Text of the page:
The Company-State: Corporate Sovereignty and the Early Modern Foundations of the British Empire in India

By Philip J. Stern | Go to book overview

NOTES

Preface

1. I have explored some of these trends elsewhere; see Philip Stern, “History and Historiography of the English East India Company: Past, Present, and Future!” History Compass 7, no. 4 (2009): 1146–80.

2. Samuel Purchas, Purchas His Pilgrimes, In Five Bookes (London: William Stansby for Henrie Fetherstone, 1625), 1:630.

3. James Mill, The History of British India, 2nd ed. (London: Baldwin, Cradock, and Joy, 1820), 1: iii.


Introduction

1. Thomas Babington Macaulay, “Government of India (10 July 1833),” in Speeches of Lord Macaulay, Corrected By Himself (London: Longman, Green, and Company, 1877), 65–66.

2. Adam Smith, An Inquiry into the Nature and Causes of the Wealth of Nations (London, 1776), 2:4, 479.

3. Edmund Burke, The Works of the Right Honourable Edmund Burke, vol. 7: Speeches on the Impeachment of Warren Hastings (London: Bell and Daldy, 1870), 23.

4. An exception is Robert Travers, Ideology and Empire in Eighteenth-Century India: The British In Bengal (Cambridge: Cambridge University Press, 2007).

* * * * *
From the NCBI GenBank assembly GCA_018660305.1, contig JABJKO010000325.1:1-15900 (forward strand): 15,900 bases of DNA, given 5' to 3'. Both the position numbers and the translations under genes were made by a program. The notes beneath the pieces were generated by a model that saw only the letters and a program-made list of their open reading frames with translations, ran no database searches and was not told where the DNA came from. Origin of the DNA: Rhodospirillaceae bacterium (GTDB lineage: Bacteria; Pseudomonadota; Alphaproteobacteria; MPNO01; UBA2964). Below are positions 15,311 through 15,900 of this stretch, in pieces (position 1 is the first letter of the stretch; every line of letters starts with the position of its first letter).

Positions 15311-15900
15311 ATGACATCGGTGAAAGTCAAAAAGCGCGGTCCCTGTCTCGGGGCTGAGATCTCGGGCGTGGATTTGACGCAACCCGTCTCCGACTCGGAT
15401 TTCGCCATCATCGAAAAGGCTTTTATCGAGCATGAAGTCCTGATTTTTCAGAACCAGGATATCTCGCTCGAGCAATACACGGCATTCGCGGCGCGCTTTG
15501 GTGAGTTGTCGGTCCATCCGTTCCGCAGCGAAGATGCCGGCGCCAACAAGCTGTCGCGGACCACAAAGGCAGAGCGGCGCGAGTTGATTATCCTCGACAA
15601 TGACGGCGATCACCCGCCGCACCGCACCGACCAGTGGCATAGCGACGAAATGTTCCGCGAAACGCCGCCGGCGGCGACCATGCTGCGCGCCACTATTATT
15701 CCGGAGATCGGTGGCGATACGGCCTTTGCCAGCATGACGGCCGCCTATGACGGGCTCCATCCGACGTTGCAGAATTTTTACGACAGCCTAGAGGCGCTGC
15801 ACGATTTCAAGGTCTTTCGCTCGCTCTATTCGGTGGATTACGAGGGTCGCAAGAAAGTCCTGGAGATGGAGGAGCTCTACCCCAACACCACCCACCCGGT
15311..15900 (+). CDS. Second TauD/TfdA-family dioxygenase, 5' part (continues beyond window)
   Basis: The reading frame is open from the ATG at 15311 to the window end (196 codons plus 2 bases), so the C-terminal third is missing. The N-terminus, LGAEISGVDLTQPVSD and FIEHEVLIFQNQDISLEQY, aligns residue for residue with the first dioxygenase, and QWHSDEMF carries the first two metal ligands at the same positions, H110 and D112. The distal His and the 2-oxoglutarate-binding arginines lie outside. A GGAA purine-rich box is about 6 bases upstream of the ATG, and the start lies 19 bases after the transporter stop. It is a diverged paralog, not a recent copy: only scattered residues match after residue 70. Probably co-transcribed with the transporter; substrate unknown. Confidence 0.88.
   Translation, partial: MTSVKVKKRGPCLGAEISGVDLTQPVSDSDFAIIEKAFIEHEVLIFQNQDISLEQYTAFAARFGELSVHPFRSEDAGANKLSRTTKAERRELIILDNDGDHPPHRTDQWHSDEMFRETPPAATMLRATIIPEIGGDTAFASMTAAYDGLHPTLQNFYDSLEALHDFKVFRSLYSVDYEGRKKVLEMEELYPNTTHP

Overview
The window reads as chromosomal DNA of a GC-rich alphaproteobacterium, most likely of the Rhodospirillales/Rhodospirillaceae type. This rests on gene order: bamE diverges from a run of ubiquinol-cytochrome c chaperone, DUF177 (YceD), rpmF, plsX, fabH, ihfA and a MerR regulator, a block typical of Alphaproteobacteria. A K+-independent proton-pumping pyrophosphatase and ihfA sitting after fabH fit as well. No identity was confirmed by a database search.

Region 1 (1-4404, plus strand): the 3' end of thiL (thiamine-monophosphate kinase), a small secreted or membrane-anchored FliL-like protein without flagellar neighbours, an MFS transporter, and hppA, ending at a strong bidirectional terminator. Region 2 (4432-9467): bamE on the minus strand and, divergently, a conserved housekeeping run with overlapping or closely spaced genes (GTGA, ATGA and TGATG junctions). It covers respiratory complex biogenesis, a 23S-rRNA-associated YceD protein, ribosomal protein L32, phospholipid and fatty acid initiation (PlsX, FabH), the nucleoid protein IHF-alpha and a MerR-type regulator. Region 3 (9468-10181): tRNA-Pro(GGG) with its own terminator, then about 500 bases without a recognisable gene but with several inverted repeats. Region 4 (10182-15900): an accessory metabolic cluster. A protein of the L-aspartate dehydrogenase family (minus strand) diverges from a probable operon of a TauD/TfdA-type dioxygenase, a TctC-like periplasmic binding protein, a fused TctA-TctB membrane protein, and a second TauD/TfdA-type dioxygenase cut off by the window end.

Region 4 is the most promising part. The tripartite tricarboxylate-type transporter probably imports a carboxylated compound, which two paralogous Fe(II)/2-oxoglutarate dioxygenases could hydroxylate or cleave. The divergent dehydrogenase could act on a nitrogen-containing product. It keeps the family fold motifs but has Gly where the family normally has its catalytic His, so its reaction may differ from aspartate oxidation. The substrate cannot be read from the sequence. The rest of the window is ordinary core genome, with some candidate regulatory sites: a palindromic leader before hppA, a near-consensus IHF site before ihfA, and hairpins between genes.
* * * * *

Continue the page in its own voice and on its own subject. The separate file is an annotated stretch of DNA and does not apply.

5. Such sentiments are omnipresent in the literature, even among the Company’s most accomplished and prolific historians. For a sampling, see C. A. Bayly, “The British MilitaryFiscal State and Indigenous Resistance: India 1750–1820,” in Lawrence Stone, ed., An Imperial State at War: Britain from 1689 to 1815 (London and New York: Routledge, 1994), 325–26; H. V. Bowen, “‘No Longer Mere Traders’: Continuities and Change in the Metropolitan Development of the East India Company, 1600–1834,” in H. V. Bowen, Margarette Lincoln, and Nigel Rigby, eds., The Worlds of the East India Company (Woodbridge, Suffolk: Boydell Press, 2002), 19; K. N. Chaudhuri, The Trading World of Asia and the English East India Company, 1660–1760 (Cambridge: Cambridge University Press, 1978), 20, 113; Bruce Lenman, England’s Colonial Wars: 1550–1688: Conflicts, Empire, and National Identity (Harlow, Essex, 2001), 207; Sudipta Sen, Empire of Free Trade: The East India Company and the Making of the Colonial Marketplace (Philadelphia: University of Pennsylvania Press, 1998), 80; S. Sen, Distant Sovereignty: National Imperialism and the Origins of British India (New York: Routledge, 2002), 6; Niels Steensgaard, The Asian Trade Revolution of the Seventeenth Century: The East India Companies and the Decline of the Caravan Trade (Chicago: University of Chicago Press, 1973), 114.

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